Credit unions' 60-plus-day delinquencies increased slightly to 1.1% from 1% in August.

The movement's overall capital-to-asset ratio remains at 11%, with the total dollar amount of capital at $90 billion.

"The Bureau of Economic Analysis reported economic growth of negative 0.3% in the third quarter," Rick said. "Consumer spending fell 3.1% on a seasonally adjusted annual rate." Spending on durable goods--furniture, appliances, autos--fell by 14.1%.

Credit union new-auto and credit card lending reflected the spending slowdown. Credit card balances rose only 2.3% in the third quarter, down from last year's third-quarter pace of 4.7%. New auto loans rose 0.5% versus last year's third-quarter pace of 1%, Rick added.

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Recession severity depends on credit markets, says Hampel

PLANO, Texas (10/31/08)--Like a Halloween horror story where tension mounts, the worst of an economic recession in the U.S. is still to come, Credit Union National Association Chief Economist Bill Hampel told the Southwest Corporate FCU's 31st annual Economic Forum this week in Dallas.

"If credit markets remain tight, we're likely to have a severe recession like the early 1980s. If credit markets ease within a month, the recession will be milder--like 1990 or 2001--but we'll have a slow recovery," Hampel said.

"However, this is not a depression like the 1930s," he continued. "Wall Street is in much worse condition than Main Street."

But the huge contraction in consumer wealth that has occurred over the past two years will take time to reverse, he said. The ratio of household debt outstanding to annual disposable income was 125% for the first quarter of 2008. Until households start saving again, the economy will remain weak, and a "significant increase" in credit union loan delinquencies and losses will offset improving interest-rate spreads.

Hampel urged credit unions not to panic. "Let your capital cushion do its work. Credit unions have high capital in the 11% range now. Avoid penalizing your members with higher fees and loan rates and lower dividend rates just to protect your return on assets. Even if net income drops to 9%, we're still a well-capitalized industry."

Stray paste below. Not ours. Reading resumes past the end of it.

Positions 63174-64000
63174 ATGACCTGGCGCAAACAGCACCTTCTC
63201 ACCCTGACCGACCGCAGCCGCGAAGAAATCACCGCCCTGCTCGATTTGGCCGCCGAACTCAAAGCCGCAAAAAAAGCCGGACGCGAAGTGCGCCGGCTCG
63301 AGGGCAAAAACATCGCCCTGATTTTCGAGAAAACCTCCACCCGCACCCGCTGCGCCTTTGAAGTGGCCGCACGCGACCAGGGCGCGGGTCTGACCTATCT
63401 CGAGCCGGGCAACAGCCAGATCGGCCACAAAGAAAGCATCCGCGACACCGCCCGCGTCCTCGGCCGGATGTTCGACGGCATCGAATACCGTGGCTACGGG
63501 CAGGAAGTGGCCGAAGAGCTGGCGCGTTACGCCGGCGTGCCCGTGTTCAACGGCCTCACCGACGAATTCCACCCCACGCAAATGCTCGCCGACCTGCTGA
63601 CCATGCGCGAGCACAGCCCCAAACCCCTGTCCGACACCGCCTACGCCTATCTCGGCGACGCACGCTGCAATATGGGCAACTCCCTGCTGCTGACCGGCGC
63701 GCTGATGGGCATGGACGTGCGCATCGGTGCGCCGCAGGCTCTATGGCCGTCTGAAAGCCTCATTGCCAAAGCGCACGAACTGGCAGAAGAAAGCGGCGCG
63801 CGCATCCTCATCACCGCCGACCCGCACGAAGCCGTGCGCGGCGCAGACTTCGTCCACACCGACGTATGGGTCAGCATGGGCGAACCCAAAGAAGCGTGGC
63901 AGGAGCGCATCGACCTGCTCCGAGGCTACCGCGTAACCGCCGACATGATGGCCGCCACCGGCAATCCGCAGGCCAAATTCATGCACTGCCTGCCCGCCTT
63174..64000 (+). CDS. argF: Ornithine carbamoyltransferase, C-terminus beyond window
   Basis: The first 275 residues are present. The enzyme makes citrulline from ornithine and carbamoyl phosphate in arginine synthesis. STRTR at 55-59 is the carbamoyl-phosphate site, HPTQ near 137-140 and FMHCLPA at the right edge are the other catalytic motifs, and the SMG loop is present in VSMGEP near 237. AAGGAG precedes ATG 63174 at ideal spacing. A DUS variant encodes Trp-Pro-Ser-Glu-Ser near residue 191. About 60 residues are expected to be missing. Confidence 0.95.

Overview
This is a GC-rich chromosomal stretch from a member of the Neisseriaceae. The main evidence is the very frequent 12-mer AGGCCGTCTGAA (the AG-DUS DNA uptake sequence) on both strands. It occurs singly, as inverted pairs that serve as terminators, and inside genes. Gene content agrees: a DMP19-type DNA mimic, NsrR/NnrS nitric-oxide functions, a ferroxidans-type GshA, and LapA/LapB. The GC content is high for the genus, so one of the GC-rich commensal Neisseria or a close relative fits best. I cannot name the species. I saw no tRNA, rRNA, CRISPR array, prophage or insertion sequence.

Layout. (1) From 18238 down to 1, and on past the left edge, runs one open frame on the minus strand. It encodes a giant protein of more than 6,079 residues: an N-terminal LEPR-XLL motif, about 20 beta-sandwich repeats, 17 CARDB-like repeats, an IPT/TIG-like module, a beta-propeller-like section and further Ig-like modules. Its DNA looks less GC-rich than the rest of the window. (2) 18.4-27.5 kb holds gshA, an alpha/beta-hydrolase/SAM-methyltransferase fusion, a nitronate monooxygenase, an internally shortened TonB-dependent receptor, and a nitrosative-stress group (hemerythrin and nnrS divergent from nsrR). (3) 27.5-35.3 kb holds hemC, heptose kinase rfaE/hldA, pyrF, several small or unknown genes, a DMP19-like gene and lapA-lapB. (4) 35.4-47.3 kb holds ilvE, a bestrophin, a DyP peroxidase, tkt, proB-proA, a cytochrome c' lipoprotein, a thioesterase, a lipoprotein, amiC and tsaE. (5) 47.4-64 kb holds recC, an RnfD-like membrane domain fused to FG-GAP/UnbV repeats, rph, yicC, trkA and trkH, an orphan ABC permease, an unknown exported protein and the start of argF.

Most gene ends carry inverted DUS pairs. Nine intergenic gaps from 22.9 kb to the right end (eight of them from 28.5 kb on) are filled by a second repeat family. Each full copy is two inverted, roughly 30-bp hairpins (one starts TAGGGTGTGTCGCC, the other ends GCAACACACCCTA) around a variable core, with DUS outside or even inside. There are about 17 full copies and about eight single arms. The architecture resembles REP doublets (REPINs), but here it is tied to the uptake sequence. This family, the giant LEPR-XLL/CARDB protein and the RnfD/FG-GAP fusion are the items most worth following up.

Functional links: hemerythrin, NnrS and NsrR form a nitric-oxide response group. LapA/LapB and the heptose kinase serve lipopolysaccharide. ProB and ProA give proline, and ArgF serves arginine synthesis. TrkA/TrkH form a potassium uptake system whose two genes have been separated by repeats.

Hampel projected both loan and share growth at 8% for credit unions in 2009. Other forecasts included a consumer price index of 2.5 over the next 12 months and an unemployment rate of 8% by late next year.

Nearly 500 attended the two-day Economic Forum and pre-Forum Member Business Services and Financial Management Seminars, said Southwest Corporate.

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Speaker: No wiggle room on economy for next president

FARMERS BRANCH, Texas (10/31/08)--The nation's new president--no matter who's elected--will have little wiggle room in searching for solutions to the economic problems facing the country, said a speaker at Southwest Corporate FCU's 31st annual Economic Forum.

The forum met this week in Dallas with nearly 500 attending (LoneStar Leaguer Oct. 30).

Author and economist Jeff Thredgold told the group, "Regardless of whether (Sen. Barack) Obama or (Sen. John) McCain emerges the victor, what the new president wants to do and what he can do are two different things."

"Policy changes will be limited by a large national budget, likely to exceed $400 billion this year. There is just no wiggle room for aggressive spending on new programs," he said.

Thredgold, who expects large wins by Democrats, said he did not believe there will be sufficient political stomach to undo tax cuts passed during the Bush administration. However, he predicted Congress will take action to tighten regulations in the financial industry.

"When we moved from quality of loans to quantity of loans, it was a recipe for disaster," he said, adding the situation will be addressed.

Education will be key to success in the economy as it moves forward, he said. He cited as seven critical industries of the future:

Financial services;
Entertainment; and

"And thanks to the baby boomers, we'll also see growth specifically in healthcare, financial planning and leisure activities," Thredgold said.

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Wednesday, October 29, 2008

'Good Morning America' on bank fees: Check out a CU

NEW YORK (10/29/08)--On a consumer financial segment aired Tuesday morning on "Good Morning America" (GMA) titled "Bank Fees Out of Control," viewers were encouraged to check out credit unions as an alternative to banks.

The segment featured an irate mother whose college-aged daughter was charged $650 in bounced-check fees at a bank for a $100 overdraft on her account.